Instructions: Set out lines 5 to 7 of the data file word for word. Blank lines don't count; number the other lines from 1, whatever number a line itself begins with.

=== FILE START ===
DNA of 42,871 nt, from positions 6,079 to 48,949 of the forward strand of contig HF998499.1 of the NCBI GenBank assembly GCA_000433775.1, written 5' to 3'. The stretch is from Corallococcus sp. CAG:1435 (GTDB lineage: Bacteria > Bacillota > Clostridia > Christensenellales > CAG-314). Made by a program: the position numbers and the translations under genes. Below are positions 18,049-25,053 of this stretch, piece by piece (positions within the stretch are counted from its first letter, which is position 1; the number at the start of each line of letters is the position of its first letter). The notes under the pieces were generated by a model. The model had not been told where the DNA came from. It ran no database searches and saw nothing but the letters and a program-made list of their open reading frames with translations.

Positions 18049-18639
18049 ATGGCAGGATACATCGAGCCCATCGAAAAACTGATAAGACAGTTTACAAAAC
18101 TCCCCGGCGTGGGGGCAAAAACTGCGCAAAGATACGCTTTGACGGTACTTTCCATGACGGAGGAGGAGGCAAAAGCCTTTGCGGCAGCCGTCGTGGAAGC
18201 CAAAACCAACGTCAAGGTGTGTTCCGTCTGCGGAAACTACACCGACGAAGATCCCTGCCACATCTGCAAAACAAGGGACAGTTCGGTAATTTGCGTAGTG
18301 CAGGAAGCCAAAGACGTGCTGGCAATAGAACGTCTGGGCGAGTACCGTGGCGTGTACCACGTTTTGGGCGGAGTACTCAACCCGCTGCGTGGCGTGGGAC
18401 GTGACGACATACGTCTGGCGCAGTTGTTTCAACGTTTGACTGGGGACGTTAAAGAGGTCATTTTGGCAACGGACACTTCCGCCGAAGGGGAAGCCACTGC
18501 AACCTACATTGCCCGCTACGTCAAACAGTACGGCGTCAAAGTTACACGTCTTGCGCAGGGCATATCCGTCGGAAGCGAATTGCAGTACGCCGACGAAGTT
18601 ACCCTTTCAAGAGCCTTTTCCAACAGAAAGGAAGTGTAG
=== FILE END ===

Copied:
18201 CAAAACCAACGTCAAGGTGTGTTCCGTCTGCGGAAACTACACCGACGAAGATCCCTGCCACATCTGCAAAACAAGGGACAGTTCGGTAATTTGCGTAGTG
18301 CAGGAAGCCAAAGACGTGCTGGCAATAGAACGTCTGGGCGAGTACCGTGGCGTGTACCACGTTTTGGGCGGAGTACTCAACCCGCTGCGTGGCGTGGGAC
18401 GTGACGACATACGTCTGGCGCAGTTGTTTCAACGTTTGACTGGGGACGTTAAAGAGGTCATTTTGGCAACGGACACTTCCGCCGAAGGGGAAGCCACTGC